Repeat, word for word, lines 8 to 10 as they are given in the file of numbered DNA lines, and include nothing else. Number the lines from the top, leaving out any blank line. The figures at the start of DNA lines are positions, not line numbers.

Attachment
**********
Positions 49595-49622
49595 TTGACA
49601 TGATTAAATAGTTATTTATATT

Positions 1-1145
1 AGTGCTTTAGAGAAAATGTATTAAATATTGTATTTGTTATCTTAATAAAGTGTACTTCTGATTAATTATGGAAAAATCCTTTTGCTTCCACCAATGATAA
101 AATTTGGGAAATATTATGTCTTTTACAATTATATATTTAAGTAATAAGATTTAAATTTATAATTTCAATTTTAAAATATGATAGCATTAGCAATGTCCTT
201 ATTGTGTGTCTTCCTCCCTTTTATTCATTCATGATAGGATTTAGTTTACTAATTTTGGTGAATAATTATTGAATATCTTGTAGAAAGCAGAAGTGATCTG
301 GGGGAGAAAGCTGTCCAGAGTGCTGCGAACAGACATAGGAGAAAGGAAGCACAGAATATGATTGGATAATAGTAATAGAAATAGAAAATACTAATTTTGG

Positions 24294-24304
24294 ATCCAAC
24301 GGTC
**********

301 GGGGAGAAAGCTGTCCAGAGTGCTGCGAACAGACATAGGAGAAAGGAAGCACAGAATATGATTGGATAATAGTAATAGAAATAGAAAATACTAATTTTGG

Positions 24294-24304
24294 ATCCAAC